TELSTRA (TLS:ASX / TLS:NZX) BUY: Yield Stable
Telstra shares have reacted favourably after reporting its 2021 half year result. The telco giant reported a -0.4% decline in total income to $12 billion and a 14.2% reduction in underlying operating earnings (EBITDA) to $3.3 billion. The latter was largely due to an estimated in-year NBN headwind of $370m and an estimated $170 million impact from COVID-19.
Positively, Telstra’s free cash flow was strong, allowing the board to maintain its 8 cents per share dividend, also confirming that it plans to maintain its fully franked full year dividend of 16 cents per share. Further, Telstra’s CEO was optimistic Telstra would return to growth in the 2022 financial year after years of profit decline. We also see a tailwind from the roll-out of 5G.
Telstra is undertaking a major restructure at the company level to position itself to buy the national broadband network (NBN) off the government. Telstra is in the process of splitting itself up as the NBN sale looms and in the process revealed to its investors its real value lies in its infrastructure assets. Telstra’s infrastructure business InfraCo will be divided into two separate units – InfraCo Fixed, which will own and run Telstra’s fixed line assets, and InfraCo Towers, which will own its mobile infrastructure. A third unit, ServeCo, will own Telstra’s retail mobile business, including the back-end technology and spectrum. This could provide a clearer view on the valuable assets that are already owned by the company, and a potential future avenue for sale or IPO which further strengthens our positive investment case.
Briscoes Group (BGP:NZ) HOLD: Great Result, But Reflected in Price
Briscoes (BGP) shares were higher after reporting another solid sales update for the final quarter of its 2021 financial year. Fourth quarter sales for the group came in at $248.1m, up +18.3% on the same corresponding period last year, benefiting from Black Friday and strong December trading period, as consumers continue to boost retail spending well after the initial lockdown restrictions were lifted. Full year sales were $701.8m, up +7.5%.
BGP is still our top retail pick given their strong performance in the past, no interest-bearing debt and the relatively defensive nature of their homeware businesses. With the lack of international travel, low interest rates and a booming housing market, local consumer spending is very strong. How this holds up when borders re-open remains to be seen. BGP’s Holdings of Kathmandu aren’t likely to pay any dividends anytime soon, and BGP’s dividend is no longer very attractive at current levels (3.2%).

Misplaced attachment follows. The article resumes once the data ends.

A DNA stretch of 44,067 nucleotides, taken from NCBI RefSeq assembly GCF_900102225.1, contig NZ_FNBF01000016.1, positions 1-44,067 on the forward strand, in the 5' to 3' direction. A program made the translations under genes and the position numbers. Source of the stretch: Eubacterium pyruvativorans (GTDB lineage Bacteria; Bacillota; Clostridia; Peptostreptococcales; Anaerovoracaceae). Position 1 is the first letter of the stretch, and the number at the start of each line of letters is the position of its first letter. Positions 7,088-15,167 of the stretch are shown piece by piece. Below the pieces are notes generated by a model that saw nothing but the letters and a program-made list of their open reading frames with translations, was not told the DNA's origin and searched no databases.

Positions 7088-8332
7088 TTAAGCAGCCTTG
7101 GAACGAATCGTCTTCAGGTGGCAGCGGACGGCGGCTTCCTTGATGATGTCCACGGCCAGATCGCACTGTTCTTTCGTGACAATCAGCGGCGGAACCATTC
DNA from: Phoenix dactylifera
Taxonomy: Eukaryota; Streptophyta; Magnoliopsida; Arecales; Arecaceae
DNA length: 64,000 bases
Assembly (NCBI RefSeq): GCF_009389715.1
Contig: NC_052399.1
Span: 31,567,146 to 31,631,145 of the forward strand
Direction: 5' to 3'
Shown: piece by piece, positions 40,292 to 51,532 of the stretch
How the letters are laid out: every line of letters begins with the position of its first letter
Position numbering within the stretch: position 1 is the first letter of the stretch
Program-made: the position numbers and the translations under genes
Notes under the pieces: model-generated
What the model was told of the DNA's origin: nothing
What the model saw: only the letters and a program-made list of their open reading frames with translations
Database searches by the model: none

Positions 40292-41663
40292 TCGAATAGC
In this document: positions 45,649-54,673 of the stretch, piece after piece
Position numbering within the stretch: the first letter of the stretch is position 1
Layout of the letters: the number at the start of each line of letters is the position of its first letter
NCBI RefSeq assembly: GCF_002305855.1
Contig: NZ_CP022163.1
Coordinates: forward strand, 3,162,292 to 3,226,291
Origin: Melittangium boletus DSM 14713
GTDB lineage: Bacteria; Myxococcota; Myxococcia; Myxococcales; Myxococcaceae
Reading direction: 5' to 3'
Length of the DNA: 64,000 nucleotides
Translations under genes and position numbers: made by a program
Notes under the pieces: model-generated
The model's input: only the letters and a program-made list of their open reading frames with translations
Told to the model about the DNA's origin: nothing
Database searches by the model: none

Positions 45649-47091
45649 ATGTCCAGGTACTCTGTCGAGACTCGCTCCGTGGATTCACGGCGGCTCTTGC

Given BGP’s current valuation (19x earnings) with the shares trading at record highs, the market may be getting too optimistic that this recent surge in growth will continue at its current rate over the medium-term, in our view.
JAMES HARDIE (JHX:AX) BUY (High-Risk): Surging to Records
James Hardie shares have been on a strong run reaching new all-time highs after reporting a +50% jump in profit for the 2020 December quarter, upgrading 2021 full year profit guidance again as JHX benefits from surging residential construction activity.
Looking at the numbers, 3rd quarter profit of $123m was higher than market consensus at $106m. Full year 2021 guidance was increased to US$440-$450m (above current consensus at US$431m). All regions reported solid increases, due to strong demand and cost savings. A special dividend of US$0.70 was declared, with the company expecting to resume paying dividends in the 2022 financial year. Despite impacts of covid-19, JHX appears to be performing strongly thanks to new construction activity globally rebounding quicker than expected, helped by low interest rates and a supportive housing market.
We believe JHX are able to deliver and outperform during normal conditions and history shows it has done well to recover after the GFC. Despite JHX’s current valuation pricing in high expectations, the outlook appears to remain supportive for its major markets, while JHX is maintaining healthy margins from their restructuring efforts. However, we do caution there may be some share price volatility if there were a sudden shock to the economy – particularly with residential housing. Another risk we are watching is the strong Aussie dollar, which is a headwind given a significant amount of JHX’s business is from the US.
By Chas Gunaratne